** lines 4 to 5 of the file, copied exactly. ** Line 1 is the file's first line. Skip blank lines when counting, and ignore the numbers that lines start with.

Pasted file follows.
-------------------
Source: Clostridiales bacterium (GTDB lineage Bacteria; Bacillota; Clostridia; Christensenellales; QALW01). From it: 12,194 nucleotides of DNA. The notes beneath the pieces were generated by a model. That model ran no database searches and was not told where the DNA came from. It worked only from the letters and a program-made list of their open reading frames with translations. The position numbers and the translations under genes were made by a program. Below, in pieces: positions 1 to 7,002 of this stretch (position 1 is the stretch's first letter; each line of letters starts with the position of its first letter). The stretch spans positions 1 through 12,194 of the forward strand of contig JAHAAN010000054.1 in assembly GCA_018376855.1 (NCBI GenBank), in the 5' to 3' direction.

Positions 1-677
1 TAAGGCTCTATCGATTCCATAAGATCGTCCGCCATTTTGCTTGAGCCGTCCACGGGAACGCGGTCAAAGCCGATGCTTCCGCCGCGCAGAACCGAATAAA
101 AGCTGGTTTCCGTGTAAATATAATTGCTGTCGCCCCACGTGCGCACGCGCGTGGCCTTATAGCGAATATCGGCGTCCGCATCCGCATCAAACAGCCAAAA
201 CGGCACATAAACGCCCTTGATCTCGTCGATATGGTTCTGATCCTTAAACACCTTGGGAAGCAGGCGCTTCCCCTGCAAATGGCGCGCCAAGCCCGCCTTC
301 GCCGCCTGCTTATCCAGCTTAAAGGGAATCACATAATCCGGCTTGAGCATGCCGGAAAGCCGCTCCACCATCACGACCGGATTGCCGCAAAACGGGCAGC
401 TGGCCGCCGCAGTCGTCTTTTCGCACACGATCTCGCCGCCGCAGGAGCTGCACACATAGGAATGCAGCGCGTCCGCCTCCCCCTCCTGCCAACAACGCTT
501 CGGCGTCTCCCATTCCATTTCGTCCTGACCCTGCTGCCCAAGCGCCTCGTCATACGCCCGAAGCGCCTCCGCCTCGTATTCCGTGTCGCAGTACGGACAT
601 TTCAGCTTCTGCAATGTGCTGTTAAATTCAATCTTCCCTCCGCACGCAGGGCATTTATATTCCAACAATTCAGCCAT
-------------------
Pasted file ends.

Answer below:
101 AGCTGGTTTCCGTGTAAATATAATTGCTGTCGCCCCACGTGCGCACGCGCGTGGCCTTATAGCGAATATCGGCGTCCGCATCCGCATCAAACAGCCAAAA
201 CGGCACATAAACGCCCTTGATCTCGTCGATATGGTTCTGATCCTTAAACACCTTGGGAAGCAGGCGCTTCCCCTGCAAATGGCGCGCCAAGCCCGCCTTC